The dormant implant 32 may be used to measure absolute internal pressure data using the internal pressure sensor. The dormant implant 32 may assign a time stamp to any internal pressure data, and transmit the time stamp to the control implant 12 along with the associated internal pressure data. The control implant 12 may then subtract the barometric pressure (obtained from the external sensor) from the absolute pressure (obtained from the internal sensor) having the same time stamp to yield the desired physiological pressure at the time identified by the time stamp. The control implant 12 may then store any of the data, e.g., physiological pressure data and/or the other data, locally in memory for later use, and/or may use the data to monitor and/or change treatment parameters related to the patient.
In another embodiment, a barometric pressure sensor (not shown) may be implanted in the patient's body, e.g., subdermally near the control implant 12. The sub-dermal sensor may be coupled to the control implant 12, e.g., directly (via one or more leads, or via a pressure lumen of a catheter configured to transfer pressure) or indirectly (via acoustic telemetry or other wireless communications link), similar to the external sensor described above. Alternatively, if the control implant 12 is implanted subdermally or otherwise close to the skin, a barometric pressure sensor may be included within the control implant 12, e.g., beneath a pressure sensitive area of the casing 20 of the control implant 12. Although a subdermal pressure sensor may not provide a precise measure of barometric pressure, it may provide a sufficiently accurate estimate of barometric pressure to allow the physiological pressure to be reasonably estimated. Other apparatus and methods for obtaining barometric pressure data, e.g., using a location finder, are disclosed in co-pending application Ser. No. 10/152,091, filed May 20, 2002, and entitled “Barometric Pressure Correction Based on Remote Sources of Information,” and U.S. Pat. No. 6,234,973 issued to Meador et al. The disclosures of these references and any others cited therein are expressly incorporated by reference herein.
In a preferred embodiment, the system 10 may be used to monitor pressure within a patient's cardiovascular system. For example, one of the implants, i.e., the control implant 12 or the dormant implant 32, may be incorporated into and/or coupled to other diagnostic and/or therapeutic devices implanted within the patient's cardiovascular system, e.g., a pacemaker. The other implant may be implanted relatively close to the surface of the patient's body, e.g., subdermally. For example, the control implant 12 may be located subdermally, while the dormant implant 32 may be implanted deeper within the patient's body, e.g., within a blood vessel or adjacent to the patient's heart. For a deeply implanted dormant implant 32, it is preferred that the energy source 38 be a battery having sufficient power to allow the dormant implant 32 to operate intermittently for an extended period of time without requiring recharging or exchange. The acoustic switch 42 may allow the implant 32 to remain dormant, i.e., using little or no electrical energy, for extended periods of time until activated by the control implant 12, thereby minimizing its energy consumption and extending its useful life.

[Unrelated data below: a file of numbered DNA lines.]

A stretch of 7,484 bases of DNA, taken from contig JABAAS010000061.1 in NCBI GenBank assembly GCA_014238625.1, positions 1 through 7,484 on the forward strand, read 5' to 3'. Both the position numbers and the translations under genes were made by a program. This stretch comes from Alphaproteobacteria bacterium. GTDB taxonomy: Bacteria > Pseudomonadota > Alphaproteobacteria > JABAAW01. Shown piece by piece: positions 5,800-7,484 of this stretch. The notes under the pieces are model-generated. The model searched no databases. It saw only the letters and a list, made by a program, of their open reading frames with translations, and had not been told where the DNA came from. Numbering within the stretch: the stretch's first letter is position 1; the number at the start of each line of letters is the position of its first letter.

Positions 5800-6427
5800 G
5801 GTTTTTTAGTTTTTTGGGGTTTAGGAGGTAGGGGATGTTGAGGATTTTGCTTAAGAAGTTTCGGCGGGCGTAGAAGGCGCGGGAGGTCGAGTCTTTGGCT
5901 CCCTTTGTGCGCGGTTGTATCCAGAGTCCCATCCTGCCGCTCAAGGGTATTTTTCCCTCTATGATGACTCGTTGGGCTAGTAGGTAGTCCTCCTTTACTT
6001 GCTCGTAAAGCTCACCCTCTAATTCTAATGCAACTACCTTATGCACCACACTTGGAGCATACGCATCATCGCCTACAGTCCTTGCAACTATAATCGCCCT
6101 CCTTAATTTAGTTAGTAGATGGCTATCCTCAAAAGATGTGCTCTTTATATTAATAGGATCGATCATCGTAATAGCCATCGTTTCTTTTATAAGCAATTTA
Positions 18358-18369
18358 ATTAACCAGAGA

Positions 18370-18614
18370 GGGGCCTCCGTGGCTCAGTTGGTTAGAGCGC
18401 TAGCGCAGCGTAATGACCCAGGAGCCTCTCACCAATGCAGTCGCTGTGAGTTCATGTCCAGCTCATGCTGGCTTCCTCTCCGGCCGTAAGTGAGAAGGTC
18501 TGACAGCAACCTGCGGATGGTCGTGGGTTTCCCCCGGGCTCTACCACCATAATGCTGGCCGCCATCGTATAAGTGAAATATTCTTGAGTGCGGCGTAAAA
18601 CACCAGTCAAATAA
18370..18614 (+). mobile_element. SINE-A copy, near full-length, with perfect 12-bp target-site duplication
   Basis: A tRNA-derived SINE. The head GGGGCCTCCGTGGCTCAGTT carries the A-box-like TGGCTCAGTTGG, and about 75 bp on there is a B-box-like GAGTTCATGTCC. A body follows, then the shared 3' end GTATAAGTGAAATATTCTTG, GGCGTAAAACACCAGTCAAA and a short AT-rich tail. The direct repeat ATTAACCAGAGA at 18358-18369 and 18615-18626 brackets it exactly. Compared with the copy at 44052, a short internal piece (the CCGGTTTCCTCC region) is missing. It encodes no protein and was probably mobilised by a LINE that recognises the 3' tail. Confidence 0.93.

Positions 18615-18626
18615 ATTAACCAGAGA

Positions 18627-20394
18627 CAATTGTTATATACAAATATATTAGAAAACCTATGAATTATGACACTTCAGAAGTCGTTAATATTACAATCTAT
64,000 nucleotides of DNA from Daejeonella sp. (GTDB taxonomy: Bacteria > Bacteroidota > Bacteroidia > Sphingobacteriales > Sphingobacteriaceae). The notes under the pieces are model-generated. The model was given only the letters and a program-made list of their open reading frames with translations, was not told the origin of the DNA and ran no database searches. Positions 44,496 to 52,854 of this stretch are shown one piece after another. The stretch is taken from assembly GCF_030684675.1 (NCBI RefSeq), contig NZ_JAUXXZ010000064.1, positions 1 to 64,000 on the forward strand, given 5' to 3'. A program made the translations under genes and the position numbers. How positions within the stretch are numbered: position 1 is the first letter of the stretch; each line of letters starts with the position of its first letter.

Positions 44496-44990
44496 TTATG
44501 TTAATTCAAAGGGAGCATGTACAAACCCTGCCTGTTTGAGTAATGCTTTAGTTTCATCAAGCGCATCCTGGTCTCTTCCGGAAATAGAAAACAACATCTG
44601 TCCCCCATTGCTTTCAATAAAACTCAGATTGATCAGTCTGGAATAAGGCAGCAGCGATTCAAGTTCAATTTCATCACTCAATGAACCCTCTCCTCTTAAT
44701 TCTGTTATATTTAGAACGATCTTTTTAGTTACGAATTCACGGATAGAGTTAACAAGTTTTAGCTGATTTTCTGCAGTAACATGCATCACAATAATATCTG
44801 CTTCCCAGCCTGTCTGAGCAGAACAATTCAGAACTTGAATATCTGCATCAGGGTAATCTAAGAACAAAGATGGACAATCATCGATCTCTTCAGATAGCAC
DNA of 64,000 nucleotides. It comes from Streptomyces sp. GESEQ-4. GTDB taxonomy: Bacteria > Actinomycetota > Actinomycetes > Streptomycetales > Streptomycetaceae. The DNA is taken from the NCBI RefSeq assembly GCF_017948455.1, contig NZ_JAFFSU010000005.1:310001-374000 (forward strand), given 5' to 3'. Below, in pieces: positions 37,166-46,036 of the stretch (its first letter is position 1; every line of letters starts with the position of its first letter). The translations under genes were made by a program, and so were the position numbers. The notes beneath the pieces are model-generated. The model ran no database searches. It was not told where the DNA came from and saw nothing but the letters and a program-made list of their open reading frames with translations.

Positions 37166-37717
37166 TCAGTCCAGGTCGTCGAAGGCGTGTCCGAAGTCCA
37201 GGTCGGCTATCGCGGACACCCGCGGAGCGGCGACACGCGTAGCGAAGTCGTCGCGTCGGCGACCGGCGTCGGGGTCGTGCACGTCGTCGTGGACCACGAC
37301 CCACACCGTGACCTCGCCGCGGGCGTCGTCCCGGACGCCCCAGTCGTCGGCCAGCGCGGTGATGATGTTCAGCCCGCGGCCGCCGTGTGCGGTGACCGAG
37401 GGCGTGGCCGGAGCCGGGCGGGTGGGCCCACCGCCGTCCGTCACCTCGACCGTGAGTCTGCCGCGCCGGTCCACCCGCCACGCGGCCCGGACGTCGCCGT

To illustrate the energy requirements of a dormant implant, the energy consumption of a dormant acoustic implant (such as those disclosed in the applications incorporated by reference above), when activated, may be about five microamperes (I˜5 μA). The minimal required operation time may be as low as about one (1) second. Assuming three (3) seconds for sampling a few heartbeats (t=3 seconds), and assuming that about ten (10) pressure samples per day may be desired, the total sampling duration, T, over a year would be about three hours (T=3×10×365=104 seconds˜3 hours). This would result in the amount of power being consumed during a year of such pressure measurements to be about fifteen microampere hours (Psampling=15 μA·Hr).